Is this the time to invest in China's hotels?

Hong Kong-based private real estate investment firm Gaw Capital Partners is planning to focus its new Asia real estate fund, for which it is aiming to raise $1.5 billion, on investing in greater China's retail, office and hospitality property in what Reuters calls “first and major second-tier cities.”

"We're quite upbeat on hospitality because China's domestic consumption is getting strong,” Chairman Goodwin Gaw told reporters at the MIPIM Asia summit this week, noting that the firm, which reportedly controls $10.61 billion in assets under management as of the second quarter of 2015, is also looking at logistics and tourism opportunities in Vietnam.

The firm plans to focus on a “revitalization investment strategy” in Hong Kong that will include the renovation of industrial buildings, but Gaw noted that the price of assets means that choices are limited. 

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In July, Gaw advised consortium Supreme Key Ltd. in buying InterContinental Hotels Group's Hong Kong hotel for $938 million. Today, the buyer is planning to invest an estimated HK$1.5-$2 billion ($193.5-$258 million) to renovate the hotel over the next year or so.

Gaw has good reason to look to these key cities, and Hong Kong is definitely hot. Chinese companies are “shelling out record amounts” for trophy buildings in Hong Kong, Gulf News reports, with sellers reportedly reaching out to potential buyers including Industrial & Commercial Bank of China, Bank of Communications and Fosun International. Sigrid Zialcita, managing director of research for Asia-Pacific at Cushman & Wakefield in Singapore, told the paper that Chinese insurers will become major investors in Hong Kong commercial real estate as part of their global portfolio diversification. She also noted that Chinese insurance companies only hold about 1 percent of their assets offshore, compared with 10 percent to 15 percent for their U.S. and European counterparts.

Beyond Hong Kong
China’s broader hospitality industry is poised for an upswing. Fitch Ratings expects the Chinese hotel industry to grow as factors suppressing hotel spending relax, including the outpace of new hotel supply to demand growth. The domestic travel market is also poised to grow as infrastructure improves and the renminbi (which the The International Monetary Fund added this week to its basket of reserve currencies) remains low compared to other monies, making international travel expensive. The lower income group will boost the demand for visitor accommodation in China, and underpin the recovery of hotel room occupancy and daily rate in the next 12-18 months, Fitch claims. Domestic travel dominates more than 80 percent of the total travel demand, and Fitch estimates the domestic tourist spending will continue to grow at double digits in the next five years.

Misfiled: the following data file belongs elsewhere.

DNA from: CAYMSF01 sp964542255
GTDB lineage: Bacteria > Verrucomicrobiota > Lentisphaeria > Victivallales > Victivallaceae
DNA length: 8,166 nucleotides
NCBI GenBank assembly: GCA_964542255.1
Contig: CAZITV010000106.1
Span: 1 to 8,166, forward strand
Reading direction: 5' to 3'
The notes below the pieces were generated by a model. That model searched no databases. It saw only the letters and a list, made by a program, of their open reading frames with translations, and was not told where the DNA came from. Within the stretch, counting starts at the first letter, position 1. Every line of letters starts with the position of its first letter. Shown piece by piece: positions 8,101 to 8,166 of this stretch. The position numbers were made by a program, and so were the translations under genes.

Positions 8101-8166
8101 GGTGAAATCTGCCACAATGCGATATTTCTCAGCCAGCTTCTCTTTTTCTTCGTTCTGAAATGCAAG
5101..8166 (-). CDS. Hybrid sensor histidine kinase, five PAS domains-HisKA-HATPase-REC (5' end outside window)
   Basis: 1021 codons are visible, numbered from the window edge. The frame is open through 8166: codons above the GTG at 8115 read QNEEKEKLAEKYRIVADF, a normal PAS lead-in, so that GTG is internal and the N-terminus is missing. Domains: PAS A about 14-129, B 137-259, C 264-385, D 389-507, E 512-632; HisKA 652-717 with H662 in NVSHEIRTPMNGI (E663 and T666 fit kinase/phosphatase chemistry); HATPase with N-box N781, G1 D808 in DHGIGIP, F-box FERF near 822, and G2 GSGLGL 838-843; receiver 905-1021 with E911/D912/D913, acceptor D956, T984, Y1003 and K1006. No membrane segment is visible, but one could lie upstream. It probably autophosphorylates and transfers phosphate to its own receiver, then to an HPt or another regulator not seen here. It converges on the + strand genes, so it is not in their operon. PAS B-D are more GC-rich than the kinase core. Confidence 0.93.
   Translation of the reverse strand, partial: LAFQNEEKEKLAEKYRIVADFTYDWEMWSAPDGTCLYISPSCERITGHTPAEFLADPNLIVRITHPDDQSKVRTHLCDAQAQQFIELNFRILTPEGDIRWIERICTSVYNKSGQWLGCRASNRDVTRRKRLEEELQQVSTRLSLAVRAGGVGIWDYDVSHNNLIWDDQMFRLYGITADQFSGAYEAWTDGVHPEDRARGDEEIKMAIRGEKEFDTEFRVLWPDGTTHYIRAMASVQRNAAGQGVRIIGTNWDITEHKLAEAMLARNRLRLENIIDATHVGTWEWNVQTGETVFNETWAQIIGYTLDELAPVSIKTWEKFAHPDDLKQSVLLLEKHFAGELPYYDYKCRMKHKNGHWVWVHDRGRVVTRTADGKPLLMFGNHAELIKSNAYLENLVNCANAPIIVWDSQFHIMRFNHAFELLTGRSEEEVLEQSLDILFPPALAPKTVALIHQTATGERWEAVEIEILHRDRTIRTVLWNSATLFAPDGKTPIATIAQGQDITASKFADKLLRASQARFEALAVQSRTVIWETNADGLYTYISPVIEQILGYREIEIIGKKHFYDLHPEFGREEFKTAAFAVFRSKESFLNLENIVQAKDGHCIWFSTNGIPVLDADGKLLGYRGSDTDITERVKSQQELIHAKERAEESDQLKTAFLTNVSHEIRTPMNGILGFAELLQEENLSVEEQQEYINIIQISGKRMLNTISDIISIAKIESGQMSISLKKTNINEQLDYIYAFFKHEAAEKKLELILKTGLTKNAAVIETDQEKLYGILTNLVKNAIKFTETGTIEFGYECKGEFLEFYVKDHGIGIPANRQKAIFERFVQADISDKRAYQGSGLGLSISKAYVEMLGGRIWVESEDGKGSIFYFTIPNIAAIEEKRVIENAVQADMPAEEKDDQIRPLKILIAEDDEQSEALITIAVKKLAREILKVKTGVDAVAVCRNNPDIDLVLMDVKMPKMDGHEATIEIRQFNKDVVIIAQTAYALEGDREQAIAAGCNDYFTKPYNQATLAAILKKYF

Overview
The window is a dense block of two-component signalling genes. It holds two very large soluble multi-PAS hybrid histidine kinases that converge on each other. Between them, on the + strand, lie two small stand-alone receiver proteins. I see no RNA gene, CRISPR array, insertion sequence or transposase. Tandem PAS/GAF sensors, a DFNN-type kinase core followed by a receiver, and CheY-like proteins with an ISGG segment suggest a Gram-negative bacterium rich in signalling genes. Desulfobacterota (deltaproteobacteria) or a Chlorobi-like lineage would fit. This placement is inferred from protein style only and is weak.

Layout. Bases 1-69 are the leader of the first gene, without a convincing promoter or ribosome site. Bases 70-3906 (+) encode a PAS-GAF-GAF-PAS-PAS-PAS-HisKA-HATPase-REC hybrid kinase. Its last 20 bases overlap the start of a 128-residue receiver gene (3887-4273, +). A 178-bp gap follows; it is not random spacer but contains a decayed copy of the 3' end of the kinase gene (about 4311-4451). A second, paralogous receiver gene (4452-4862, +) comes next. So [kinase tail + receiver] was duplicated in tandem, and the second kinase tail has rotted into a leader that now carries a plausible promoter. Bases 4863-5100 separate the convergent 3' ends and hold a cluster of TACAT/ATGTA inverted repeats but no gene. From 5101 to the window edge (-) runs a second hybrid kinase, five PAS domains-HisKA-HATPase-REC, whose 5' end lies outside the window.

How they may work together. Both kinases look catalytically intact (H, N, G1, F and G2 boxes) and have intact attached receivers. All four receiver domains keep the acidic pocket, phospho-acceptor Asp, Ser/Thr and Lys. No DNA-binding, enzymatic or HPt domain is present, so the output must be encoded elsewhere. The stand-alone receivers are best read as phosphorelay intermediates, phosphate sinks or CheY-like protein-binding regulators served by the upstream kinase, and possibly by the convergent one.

Hotels in China have registered positive RevPAR for the third quarter of 2015 compared to the previous year, reversing the four-year downward trend. In Beijing, the strong year-to-date local demand growth of 8.7 percent vs. 4.4 percent supply growth helped the RevPAR of luxury hotels grow by 4.2 percent year-over-year in the first nine months of 2015. 

Hotel room supply growth will increase by 17.9 percent in the next five years (4.2 percent per year) in China according to STR Global, which could accommodate the new demand and drive the low occupancy rate of China hotels to what Fitch calls “a level close to developed countries.” Forty percent of China’s hotel rooms are empty as a result of overdevelopment in previous years, but the oversupply of luxury hotels outside of the top-tier cities will probably continue. 

According to STR Global, cities like Sanya and Chengdu would lead the most capacity expansion in China in the next five years by increasing the hotel rooms by 69.1 percent and 31.5 percent, respectively. 

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